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Does SAT State Testing Drive SAT Popularity?

Posted by Halle Edwards | Aug 21, 2015 5:58:19 PM

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Curious about which states require the SAT? Could requiring the SAT make it more popular than the ACT?

In this post, we'll discuss how state SAT testing could increase nationwide SAT rates, and what to do if you live in an SAT-required or SAT-optional state.

 

What Are the "SAT Required" States?

The SAT is a required test in the District of Columbia, Delaware, Illinois, Colorado, Michigan, New Hampshire, and Connecticut. Connecticut already had a very high SAT participation rate (88%), so jumping to full participation wasn’t an entirely unexpected development.

In Idaho, the SAT is administered for free in schools across the state, but students have the option of taking the SAT, the ACT, or the Compass exam to fulfill their testing requirement. 

According to a New York Times article about the new testing, "Because so many Connecticut public school students take the SAT anyway, replacing the existing high school test, given in 11th grade, with the SAT would leave young people with one exam fewer on their roster."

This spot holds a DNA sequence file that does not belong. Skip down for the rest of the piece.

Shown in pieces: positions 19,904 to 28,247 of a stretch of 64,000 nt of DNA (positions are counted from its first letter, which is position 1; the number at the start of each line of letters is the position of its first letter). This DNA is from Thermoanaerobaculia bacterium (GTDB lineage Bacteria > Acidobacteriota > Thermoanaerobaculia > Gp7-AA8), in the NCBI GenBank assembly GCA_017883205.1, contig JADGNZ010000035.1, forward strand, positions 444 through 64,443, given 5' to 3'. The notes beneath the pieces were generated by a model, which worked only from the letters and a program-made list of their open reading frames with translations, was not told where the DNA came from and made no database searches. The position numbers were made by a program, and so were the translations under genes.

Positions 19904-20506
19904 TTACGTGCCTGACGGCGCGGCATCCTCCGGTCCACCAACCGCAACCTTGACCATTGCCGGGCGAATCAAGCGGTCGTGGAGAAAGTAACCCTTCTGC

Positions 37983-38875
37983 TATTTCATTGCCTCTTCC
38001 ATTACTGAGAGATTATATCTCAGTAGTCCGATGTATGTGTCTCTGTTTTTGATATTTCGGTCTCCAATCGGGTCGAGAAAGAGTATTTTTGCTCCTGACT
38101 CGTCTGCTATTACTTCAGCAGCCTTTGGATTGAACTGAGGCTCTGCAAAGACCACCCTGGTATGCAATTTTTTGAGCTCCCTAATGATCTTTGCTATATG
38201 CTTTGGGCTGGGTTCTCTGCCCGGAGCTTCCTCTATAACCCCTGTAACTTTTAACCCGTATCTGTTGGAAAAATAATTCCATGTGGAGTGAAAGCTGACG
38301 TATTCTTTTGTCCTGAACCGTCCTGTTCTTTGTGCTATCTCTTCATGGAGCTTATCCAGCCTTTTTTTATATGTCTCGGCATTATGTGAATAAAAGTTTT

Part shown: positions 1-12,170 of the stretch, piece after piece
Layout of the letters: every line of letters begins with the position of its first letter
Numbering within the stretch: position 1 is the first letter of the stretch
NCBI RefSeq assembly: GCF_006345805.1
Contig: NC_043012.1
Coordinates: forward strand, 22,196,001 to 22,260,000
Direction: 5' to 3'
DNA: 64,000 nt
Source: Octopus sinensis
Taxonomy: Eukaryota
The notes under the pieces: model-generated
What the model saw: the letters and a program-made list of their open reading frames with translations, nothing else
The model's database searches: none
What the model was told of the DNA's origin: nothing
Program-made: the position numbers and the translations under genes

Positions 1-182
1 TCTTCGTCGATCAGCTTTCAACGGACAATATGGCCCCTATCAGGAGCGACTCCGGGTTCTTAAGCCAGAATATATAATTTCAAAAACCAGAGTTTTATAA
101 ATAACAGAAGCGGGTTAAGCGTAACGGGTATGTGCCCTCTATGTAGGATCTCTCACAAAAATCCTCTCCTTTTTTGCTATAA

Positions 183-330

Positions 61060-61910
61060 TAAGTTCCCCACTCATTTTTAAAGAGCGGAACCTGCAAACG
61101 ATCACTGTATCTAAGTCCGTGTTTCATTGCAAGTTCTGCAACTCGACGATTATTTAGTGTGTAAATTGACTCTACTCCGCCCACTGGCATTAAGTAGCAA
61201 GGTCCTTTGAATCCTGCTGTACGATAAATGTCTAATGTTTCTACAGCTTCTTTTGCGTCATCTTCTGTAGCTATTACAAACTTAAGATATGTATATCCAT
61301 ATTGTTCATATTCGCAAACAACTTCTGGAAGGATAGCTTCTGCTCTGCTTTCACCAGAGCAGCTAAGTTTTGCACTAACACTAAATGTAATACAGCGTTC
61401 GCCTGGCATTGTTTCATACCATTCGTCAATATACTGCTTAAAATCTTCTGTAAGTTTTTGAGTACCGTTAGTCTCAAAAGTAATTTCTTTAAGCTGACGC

Notably, Maine used to require the SAT but switched away from it to the Smarter Balanced test (which assesses Common Core standards). However, while Maine no longer requires the SAT, they still fund students who want to take it, so they still have a very high (96%) SAT participation rate.

 

Do State SAT Partnerships Boost National SAT Rates?

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Although the SAT is taken by all students in four states and the District of Columbia, that pales in comparison to the 18 states that have ACT partnerships.

So while state SAT testing boosts SAT participation in a few states, the SAT has actually fallen behind the ACT nationwide. Even in states where the SAT is more popular than the SAT, there have been noted declines in SAT test takers since 2006.

Meanwhile, the ACT surpassed the SAT in 2012 as the most popular college admissions exam. The ACT has remained at number one, since 1,924,436 students took the ACT in 2015, while just 1.7 million took the SAT.

Since the ACT has managed to bill itself as a more straightforward test of what is taught in high school, it has scored more state partnerships and is more popular in the west and mid-west. This has allowed it to pull ahead in terms of overall numbers.

So even though the SAT has some state partnerships, the ACT is growing faster since it has scored more partnerships and has successfully marketed itself as a more straightforward college entrance exam.

 

Pros and Cons of Requiring the SAT